First off, if you’re here you are both in good company and ahead of the game. You already know the cause areas you’re passionate about: the environment and climate change. Same! We think these are the most important areas to focus our collective attention on now and long-term, because if humanity manages to destroy the planet, then nothing else matters. Gen E is here to help prevent that from happening by supporting initiatives that keep our natural resources clean and plentiful, our wildlife protected, our forests standing, and our communities healthy.
When it comes to researching environmental nonprofits, initially it can feel like a daunting task. The nonprofit sector is huge with over 1.8M US charities, an estimated 65K+ of which are categorized as Environment & Animals. Woof. Not to mention, there are a lot of problems to solve out there, and the solutions can be just as nuanced and complex as the problems themselves.
And if you really want to drill down on the environmental programs, methods, and most impactful orgs to direct your philanthropy, you’re looking at many, many hours of research. Not that that’s a bad thing – we encourage due diligence. Not to mention, learning about the work these environmental nonprofits do tends to restore one’s faith in humanity. But the fact is, we all have our own tolerance levels when it comes to researching (or not) a thing we want to do or buy, and the same goes for the process of researching and selecting an environmental nonprofit to support.
Some people like getting their hands dirty and digging into the 990’s (the IRS form nonprofits must file annually) looking for financial indicators of efficiency. Others are good with just an endorsement from a friend or celebrity. And by the way, there’s nothing wrong with donating just to get a hit of those feel-good vibes. You do you.
If you’re data-driven, then you’re going to want to search for high-performing organizations that will maximize the impact of your dollars. Impact is a huge topic in and of itself, which we’ll get into in another post. For now, explore our recommended list of resources and see what methodology and indicators of success you gravitate towards.
Saving the world is both an art and a science, so keep an open mind. Impact can’t always be quantified, and you may find it more compelling to see program work in progress by volunteering or visiting a state park. Pay attention to local grassroots initiatives by reading articles, attending climate events, chatting with farmers market vendors and sustainability-minded small businesses. You’ll start learning about smaller local groups that are likely under-funded but doing change-making work to protect your immediate land, water, and the health of surrounding communities.
Once you discover some intriguing nonprofits, we absolutely encourage spending the time getting to know them. Sign up for their mailing lists, follow them on Twitter, join a town hall call or educational webinar, volunteer with them. We find it empowering to immerse ourselves in the environmental work of these great organizations, as it reminds us of the importance in supporting them.
One day you’ll wake up and realize you’ve got a pretty good grasp of this stuff. You might even become that friend who your other friends go to for environmental nonprofit advice.
Our current resource list to help you research environmental nonprofits:
The Nonprofit’s Website – these can be great knowledge banks plus you should get to know who you’re investing in; sign up for their newsletter while you’re at it – in time you’ll have a much clearer sense of the key areas of focus for each org, and how they take action. Also follow them on social media.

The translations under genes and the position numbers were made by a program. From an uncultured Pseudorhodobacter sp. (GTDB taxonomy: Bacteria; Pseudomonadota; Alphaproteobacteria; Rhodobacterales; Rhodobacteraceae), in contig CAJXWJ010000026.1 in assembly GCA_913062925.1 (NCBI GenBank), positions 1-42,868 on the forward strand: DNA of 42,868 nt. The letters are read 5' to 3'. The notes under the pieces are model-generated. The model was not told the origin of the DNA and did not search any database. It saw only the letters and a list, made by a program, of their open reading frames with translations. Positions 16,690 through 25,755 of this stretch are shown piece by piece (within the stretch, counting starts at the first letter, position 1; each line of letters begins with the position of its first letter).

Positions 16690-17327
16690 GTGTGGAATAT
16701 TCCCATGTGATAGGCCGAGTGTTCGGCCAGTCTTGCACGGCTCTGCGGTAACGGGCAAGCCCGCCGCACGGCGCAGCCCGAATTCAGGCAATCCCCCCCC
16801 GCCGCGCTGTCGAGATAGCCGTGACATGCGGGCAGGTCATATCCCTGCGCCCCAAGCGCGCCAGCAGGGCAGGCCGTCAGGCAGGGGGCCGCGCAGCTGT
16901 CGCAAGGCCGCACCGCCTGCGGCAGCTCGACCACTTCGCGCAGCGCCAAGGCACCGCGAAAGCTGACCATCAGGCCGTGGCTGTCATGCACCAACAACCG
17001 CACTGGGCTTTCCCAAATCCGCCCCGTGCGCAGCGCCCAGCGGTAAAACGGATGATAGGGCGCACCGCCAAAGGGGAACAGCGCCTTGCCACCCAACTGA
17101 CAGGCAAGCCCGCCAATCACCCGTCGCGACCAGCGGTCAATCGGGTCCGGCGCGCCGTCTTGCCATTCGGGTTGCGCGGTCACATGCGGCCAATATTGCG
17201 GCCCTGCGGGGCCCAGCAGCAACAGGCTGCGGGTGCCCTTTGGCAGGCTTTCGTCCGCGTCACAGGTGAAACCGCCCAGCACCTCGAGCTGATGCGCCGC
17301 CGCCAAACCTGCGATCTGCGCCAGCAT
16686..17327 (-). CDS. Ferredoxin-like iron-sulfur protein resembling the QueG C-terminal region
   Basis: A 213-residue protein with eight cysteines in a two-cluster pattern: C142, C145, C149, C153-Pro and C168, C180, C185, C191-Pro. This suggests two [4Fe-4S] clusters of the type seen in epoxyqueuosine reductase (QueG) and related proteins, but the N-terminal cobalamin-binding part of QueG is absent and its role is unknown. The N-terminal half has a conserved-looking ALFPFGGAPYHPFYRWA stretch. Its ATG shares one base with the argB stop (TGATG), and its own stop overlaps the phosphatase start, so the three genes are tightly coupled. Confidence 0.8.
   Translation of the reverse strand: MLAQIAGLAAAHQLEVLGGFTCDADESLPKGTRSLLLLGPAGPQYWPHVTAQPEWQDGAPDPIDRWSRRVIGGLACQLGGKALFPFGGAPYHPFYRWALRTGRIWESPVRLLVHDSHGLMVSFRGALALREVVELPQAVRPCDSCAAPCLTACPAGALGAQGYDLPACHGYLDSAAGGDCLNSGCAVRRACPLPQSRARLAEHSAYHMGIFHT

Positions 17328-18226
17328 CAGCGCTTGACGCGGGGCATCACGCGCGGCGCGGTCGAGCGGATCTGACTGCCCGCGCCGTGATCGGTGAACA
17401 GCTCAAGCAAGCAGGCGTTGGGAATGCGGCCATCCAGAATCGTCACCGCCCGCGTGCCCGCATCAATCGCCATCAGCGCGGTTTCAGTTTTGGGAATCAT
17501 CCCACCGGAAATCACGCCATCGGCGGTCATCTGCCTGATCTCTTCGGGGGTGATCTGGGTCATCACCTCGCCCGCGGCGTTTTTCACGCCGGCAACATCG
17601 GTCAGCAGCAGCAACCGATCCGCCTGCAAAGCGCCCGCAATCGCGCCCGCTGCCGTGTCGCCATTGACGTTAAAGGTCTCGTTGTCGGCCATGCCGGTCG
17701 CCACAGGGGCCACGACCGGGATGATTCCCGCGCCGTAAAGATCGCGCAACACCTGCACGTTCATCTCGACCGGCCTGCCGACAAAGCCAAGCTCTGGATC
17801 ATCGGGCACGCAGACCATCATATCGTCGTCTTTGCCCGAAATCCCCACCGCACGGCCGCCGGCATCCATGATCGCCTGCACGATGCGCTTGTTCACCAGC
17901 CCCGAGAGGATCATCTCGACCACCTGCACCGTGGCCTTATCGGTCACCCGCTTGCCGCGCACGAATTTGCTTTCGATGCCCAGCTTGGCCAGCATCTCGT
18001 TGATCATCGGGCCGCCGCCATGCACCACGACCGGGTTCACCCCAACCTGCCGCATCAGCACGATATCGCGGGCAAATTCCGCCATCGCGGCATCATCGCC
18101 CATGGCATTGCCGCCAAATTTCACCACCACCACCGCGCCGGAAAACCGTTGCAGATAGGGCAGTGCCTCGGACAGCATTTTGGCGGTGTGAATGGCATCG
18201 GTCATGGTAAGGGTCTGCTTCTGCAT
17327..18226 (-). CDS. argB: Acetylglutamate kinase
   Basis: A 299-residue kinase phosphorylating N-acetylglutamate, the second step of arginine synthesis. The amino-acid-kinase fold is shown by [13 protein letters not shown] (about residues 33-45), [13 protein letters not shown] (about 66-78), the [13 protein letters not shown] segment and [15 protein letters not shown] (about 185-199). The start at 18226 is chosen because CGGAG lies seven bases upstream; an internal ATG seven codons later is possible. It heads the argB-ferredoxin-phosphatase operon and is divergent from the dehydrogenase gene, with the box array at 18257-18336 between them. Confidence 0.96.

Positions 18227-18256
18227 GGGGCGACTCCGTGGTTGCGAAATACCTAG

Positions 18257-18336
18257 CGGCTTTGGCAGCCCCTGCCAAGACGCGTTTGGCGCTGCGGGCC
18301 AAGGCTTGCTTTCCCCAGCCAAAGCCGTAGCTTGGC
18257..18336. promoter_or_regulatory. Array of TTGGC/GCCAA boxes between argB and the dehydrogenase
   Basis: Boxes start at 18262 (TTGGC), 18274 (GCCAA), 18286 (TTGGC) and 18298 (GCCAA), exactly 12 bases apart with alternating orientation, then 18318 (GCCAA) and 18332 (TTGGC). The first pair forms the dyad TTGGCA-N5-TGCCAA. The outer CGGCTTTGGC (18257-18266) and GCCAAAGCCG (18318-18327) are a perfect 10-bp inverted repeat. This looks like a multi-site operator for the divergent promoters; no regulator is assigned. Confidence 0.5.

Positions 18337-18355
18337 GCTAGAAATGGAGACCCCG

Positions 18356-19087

The Gold Standards:
Charity Navigator – you’ve likely seen this evaluator’s rating system logo on a nonprofit’s website (0-4 stars); they rate charities based on financial health, accountability, and transparency – not necessarily on results; you can see active programs and financial support allocated.
Guidestar – basically a huge database housing all public info about nearly every nonprofit; good place to search for a specific org and dig into their 990’s.
CharityWatch – this watchdog is keenly focused on financial efficiency and maximizing effectiveness of each dollar donated.
The Data Seekers:
Founders Pledge – well-researched reports that identify the true impact-makers.
ImpactMatters – a newer charity evaluator whose approach focuses on quantifying impact; so far they’ve only evaluated tree planting within the Environmental sector, and admit that actions like system change via legislation or advocacy can be too difficult to quantify.
Sustainable Development Goals (SDG’s) – good to know what causes have global priority; the official UN blueprint for an ideal world.
Drawdown – as they call it ‘the most comprehensive plan ever proposed to reverse global warming’; solution-based by sector to draw down greenhouse gas emissions, this is a must for anyone interested in climate solutions.
GivingGreen – still in beta, focuses on where to direct funding specifically to reduce GHG emissions by researching short and long term solutions.
Trusted Environmental News & Education:
Grist – independent news outlet working towards ‘a planet that doesn’t burn and a future that doesn’t suck’; if you want just one place to get climate news, make it Grist.
NYT Climate – subscribe to this free newsletter for top notch climate reporting plus solutions you can get behind.
Bloomberg Green – get the daily newsletter to stay on top of innovation, climate finance, and overall climate reporting with a business slant.
National Geographic Magazine – feel like a kid again learning about the wonders of the world, feel like an adult with your newfound smartness; amazing photography, and the most intricate and impressive graphics that bring data to life, ever.